“Values are still broadly declining, however the pace of decline has moderated since December last year and there are some tentative signs that credit flows have improved, albeit from a low base.”

While recent housing data has improved — or looked less-bad depending on your personal view — it follows a period of weakness rarely seen in Australia’s property market before.

Even with the recent moderation in price falls, Australia’s median home price has still declined 7.9 per cent from the cyclical peak seen in September 2017.

The slide in the capital cities has been even more acute with median values down more than 10 per cent, largely reflecting declines of 15 per cent and 11 per cent respectively in Sydney and Melbourne, along with ongoing price weakness in the mining capitals, Perth and Darwin.

Given that prices have fallen quite a lot, and are still falling at this point despite tentative evidence of a modest improvement in market conditions, it’s little wonder why some are concerned this will drag on the Australian economy, especially given the slowdown in the economy last year coincided when home price declines were speeding up.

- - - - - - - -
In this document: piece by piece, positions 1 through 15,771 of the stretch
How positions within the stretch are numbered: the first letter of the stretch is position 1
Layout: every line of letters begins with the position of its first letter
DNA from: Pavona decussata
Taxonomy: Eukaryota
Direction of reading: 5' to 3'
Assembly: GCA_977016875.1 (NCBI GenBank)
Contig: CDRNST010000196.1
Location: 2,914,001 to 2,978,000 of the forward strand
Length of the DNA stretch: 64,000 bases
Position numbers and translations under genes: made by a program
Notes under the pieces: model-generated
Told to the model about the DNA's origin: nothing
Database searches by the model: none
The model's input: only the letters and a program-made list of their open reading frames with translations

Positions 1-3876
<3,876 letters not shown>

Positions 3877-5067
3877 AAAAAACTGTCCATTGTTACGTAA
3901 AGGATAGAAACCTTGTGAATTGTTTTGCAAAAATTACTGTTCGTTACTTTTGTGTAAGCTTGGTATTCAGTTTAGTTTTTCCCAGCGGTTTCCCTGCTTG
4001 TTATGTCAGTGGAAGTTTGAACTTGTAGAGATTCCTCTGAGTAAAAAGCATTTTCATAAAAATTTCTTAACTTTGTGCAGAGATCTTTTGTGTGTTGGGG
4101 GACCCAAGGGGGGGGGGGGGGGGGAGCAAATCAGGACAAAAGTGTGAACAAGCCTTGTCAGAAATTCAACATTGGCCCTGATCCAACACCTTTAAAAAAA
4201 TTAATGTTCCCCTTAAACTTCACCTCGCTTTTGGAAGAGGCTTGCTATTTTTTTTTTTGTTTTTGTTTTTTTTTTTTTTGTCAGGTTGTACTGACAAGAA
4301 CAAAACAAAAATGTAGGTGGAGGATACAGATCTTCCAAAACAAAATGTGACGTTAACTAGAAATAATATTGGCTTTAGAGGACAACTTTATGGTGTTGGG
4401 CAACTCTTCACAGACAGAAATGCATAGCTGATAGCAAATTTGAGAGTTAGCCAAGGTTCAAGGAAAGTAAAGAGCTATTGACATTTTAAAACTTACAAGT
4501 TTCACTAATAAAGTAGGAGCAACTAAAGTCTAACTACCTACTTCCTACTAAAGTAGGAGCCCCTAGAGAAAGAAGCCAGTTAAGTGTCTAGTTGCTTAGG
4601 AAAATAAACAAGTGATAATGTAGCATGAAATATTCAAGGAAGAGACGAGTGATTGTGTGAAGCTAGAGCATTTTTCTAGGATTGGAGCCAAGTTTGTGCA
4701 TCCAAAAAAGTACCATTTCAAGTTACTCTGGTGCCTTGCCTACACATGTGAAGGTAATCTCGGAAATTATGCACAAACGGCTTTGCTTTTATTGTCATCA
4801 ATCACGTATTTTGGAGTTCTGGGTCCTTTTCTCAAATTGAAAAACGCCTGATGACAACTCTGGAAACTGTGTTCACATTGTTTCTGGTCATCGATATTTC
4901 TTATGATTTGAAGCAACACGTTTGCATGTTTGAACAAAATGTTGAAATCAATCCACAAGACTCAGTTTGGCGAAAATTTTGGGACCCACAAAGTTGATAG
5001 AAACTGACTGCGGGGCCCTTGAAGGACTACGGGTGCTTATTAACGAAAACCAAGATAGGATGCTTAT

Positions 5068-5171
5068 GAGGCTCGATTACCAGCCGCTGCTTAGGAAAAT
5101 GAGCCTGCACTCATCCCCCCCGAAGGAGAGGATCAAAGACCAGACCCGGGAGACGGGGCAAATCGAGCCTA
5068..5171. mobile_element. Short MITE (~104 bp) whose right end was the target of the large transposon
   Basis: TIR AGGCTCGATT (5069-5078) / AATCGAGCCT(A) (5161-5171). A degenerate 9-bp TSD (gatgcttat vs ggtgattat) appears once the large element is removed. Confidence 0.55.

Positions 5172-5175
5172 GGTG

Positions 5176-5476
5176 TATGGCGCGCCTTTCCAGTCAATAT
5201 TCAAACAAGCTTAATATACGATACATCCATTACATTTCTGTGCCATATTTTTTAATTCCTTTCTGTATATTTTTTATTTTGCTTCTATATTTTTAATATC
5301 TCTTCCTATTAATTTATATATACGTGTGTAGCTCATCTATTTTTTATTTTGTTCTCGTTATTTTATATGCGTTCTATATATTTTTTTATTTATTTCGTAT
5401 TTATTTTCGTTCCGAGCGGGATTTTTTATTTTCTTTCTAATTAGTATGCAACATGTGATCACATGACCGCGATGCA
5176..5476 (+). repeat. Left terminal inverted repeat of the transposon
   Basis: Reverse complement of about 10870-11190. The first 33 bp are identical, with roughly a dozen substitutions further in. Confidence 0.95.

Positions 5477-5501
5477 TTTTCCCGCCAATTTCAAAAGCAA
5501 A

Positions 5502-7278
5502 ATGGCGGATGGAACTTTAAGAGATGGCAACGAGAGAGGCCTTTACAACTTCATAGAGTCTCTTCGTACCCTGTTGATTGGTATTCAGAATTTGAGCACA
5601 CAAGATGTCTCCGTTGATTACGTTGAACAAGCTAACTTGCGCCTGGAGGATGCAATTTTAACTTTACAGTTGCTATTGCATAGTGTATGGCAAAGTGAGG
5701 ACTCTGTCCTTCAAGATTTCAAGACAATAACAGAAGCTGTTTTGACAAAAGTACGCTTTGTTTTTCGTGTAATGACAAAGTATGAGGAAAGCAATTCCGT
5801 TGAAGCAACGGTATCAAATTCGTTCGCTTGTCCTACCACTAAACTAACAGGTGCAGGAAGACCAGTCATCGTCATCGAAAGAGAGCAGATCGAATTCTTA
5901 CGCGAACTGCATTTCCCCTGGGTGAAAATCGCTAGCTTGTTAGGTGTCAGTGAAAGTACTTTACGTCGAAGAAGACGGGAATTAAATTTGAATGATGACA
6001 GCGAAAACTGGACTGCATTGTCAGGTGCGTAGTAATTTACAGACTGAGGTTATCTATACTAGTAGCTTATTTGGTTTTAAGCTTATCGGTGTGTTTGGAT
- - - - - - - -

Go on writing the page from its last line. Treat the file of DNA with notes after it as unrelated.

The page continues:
While he says the housing downturn has contributed to the slowdown in the economy in recent quarters, Bloxham isn’t overly concerned about the outlook, including the impact on household spending, the largest component of GDP at a little under 60 per cent.

“The fall in housing prices has had some effect on the economy,” Bloxham said.

“As housing prices have fallen, turnover of dwellings has slowed and this has weighed on sales of motor vehicles and furniture, which are goods which often get sold when houses are exchanged. However, much of the rest of the consumer spend has been fairly well supported. Consumer sentiment is above average and has been so through most of the housing market correction.”